Following the announcement of his election victory in India last Friday, India’s Prime Minister-elect took to his Twitter page to thank the many nations and world leaders who were quick to offer their congratulations on his massive, landslide win.
To name but a few, Modi thanked by name the presidents and Prime Ministers of great-power countries like Shinzo Abe of Japan, Vladimir Putin of Russia, Israel’s Benjamin Netanyahu, Australia’s Tony Abbott, Stephen Harper of Canada, and David Cameron, Prime Minister of Great Britain. He also thanked by name the leaders of smaller states closer to home like Sri Lanka and Nepal.
Conspicuously absent from that first batch of countries and leaders that Mr. Modi thanked by name were Barack Obama and the United States of America. India’s aggressive and unfettered media was quick to notice and jump on the omission. As if to make it crystal clear that it was indeed no omission or mistake at all, Mr. Modi returned to his Twitter page later that to thank, not President Obama, but rather U.S. Secretary of State John Kerry:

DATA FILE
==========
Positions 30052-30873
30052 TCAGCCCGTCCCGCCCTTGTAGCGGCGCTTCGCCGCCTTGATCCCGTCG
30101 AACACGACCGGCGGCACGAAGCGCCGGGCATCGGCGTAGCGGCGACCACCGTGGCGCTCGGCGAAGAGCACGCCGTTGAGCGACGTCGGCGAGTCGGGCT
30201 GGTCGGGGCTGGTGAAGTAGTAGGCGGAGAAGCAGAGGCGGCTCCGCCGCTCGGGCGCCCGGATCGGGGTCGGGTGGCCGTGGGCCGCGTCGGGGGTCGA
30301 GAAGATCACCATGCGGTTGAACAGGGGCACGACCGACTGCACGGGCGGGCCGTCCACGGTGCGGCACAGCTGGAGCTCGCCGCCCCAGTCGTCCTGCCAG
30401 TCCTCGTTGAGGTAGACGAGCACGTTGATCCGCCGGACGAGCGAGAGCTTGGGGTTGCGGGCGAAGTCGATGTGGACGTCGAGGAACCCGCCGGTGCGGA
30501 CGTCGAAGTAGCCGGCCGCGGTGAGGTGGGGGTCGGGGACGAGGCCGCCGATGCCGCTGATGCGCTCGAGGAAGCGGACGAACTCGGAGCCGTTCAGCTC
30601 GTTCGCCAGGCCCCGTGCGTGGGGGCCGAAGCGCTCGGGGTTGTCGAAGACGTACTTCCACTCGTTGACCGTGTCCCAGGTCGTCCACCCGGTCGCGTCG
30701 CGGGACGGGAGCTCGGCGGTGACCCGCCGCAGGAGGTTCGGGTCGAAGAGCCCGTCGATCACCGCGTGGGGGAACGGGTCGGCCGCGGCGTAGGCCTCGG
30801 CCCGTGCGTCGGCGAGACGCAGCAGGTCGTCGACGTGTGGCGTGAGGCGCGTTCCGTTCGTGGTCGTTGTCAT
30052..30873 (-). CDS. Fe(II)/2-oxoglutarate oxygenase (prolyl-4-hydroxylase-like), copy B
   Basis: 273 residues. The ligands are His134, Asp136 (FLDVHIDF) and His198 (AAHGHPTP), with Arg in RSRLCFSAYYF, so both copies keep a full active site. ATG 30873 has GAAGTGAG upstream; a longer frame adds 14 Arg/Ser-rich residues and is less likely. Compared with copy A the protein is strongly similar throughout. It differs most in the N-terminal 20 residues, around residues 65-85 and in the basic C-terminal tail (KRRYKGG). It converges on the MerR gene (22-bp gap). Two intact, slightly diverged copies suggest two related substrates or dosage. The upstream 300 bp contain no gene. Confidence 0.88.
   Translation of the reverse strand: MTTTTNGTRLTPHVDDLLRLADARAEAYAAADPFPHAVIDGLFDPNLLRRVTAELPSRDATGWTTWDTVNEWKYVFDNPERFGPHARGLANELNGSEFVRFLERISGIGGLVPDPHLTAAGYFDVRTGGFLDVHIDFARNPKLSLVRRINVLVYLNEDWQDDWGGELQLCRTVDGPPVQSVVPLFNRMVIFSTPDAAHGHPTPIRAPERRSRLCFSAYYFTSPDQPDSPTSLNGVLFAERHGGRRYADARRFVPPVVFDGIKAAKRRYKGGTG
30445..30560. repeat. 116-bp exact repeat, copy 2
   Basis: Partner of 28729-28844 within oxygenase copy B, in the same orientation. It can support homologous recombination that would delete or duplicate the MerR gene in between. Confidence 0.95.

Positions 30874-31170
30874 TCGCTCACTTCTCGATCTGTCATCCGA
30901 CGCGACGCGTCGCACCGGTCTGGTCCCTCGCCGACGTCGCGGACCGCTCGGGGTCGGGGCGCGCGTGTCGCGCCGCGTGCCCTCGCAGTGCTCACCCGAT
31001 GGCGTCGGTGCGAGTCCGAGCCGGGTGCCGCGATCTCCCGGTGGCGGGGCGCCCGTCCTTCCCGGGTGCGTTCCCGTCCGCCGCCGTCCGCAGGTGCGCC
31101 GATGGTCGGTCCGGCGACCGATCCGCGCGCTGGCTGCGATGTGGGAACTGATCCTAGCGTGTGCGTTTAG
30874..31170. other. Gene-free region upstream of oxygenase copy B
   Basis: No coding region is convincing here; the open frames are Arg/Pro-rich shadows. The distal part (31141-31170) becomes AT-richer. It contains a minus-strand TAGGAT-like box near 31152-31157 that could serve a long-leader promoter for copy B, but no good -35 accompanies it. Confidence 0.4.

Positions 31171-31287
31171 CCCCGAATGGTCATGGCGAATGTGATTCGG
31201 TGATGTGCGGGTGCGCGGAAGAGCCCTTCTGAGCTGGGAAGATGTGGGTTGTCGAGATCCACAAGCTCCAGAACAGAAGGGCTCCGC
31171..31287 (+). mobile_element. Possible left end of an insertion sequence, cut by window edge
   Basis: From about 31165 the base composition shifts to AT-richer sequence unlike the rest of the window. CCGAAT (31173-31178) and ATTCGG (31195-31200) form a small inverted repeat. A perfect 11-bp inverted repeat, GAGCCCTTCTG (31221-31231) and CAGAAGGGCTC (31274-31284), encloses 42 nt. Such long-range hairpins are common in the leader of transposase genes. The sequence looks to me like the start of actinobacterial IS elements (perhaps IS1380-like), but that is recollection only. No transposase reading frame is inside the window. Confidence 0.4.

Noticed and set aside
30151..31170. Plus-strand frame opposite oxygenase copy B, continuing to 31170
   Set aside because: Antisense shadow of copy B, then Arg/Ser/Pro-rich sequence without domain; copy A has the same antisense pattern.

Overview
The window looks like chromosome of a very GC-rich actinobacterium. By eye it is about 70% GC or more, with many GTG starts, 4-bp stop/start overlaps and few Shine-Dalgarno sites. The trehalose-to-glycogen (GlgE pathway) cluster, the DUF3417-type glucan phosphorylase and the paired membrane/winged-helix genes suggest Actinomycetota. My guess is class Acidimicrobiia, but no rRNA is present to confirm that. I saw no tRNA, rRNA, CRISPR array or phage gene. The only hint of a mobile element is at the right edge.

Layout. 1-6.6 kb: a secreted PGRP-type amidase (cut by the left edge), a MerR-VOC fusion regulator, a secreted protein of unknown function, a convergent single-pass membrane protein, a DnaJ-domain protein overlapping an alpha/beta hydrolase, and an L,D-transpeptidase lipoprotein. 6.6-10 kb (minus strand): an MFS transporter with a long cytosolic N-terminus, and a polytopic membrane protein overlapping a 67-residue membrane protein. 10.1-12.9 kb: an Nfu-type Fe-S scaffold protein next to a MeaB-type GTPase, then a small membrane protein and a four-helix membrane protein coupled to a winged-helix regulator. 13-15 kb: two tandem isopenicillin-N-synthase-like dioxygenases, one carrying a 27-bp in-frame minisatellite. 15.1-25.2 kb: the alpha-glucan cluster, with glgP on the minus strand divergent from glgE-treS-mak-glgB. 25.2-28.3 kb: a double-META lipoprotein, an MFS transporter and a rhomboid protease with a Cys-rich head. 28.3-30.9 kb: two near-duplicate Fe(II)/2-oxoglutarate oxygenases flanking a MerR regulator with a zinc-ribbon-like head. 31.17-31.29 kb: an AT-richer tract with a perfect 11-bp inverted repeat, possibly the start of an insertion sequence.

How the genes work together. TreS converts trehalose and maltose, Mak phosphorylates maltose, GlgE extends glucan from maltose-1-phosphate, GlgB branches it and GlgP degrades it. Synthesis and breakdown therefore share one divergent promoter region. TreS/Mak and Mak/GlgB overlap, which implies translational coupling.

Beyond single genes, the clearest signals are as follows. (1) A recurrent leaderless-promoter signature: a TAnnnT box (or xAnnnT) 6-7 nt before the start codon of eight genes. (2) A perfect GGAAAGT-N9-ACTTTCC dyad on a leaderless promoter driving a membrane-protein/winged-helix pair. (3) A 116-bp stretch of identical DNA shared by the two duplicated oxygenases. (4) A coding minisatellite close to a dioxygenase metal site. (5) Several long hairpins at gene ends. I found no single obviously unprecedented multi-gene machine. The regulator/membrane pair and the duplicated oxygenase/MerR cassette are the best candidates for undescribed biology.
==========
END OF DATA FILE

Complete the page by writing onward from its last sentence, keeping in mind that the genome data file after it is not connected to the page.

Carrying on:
@JohnKerry Thank you Mr. Kerry. We will strengthen relations between our 2 vibrant democracies in the years to come.
— Narendra Modi (@narendramodi) May 19, 2014
Perhaps it is because the charismatic, 63-year devotee of free markets, self-reliance, and national pride has little interest to go out of his way to extend courtesies to an American president who for nearly six years refused to even permit him to visit the United States by denying him a travel visa.
In 2002, just weeks after taking office as Chief Minister of Gujarat, India’s richest and fastest-growing state, the anti-Muslim violence that erupted following news that a train carrying Hindu pilgrims had been attacked and more than 30 pilgrims killed by Muslim rioters resulted in the deaths of more than 1000 people, most of whom were Muslim.
The US State Department, then under President George W. Bush, as well as much of Europe blamed the riots on Modi. In 2005 the US followed several European states that had imposed a travel ban on Modi. However, nearly all the countries that did restrict his travel quickly rescinded those bans. Rather than loosening such restrictions, President Obama intensified them in what many Indian observers believed was a deliberate attempt to interfere in Indian domestic politics on behalf of the socialist and long-dominant Congress Party.
A recent Pew poll measuring Indian attitudes toward the United States shows that India is one of the most pro-American countries in the world. Fifty-six percent of Indians polled through January of 2014 viewed the United States “favorably,” with more than four times as many people in India thinking that good relations with United States are vital to India’s national interests – 42% – as in China – 9%.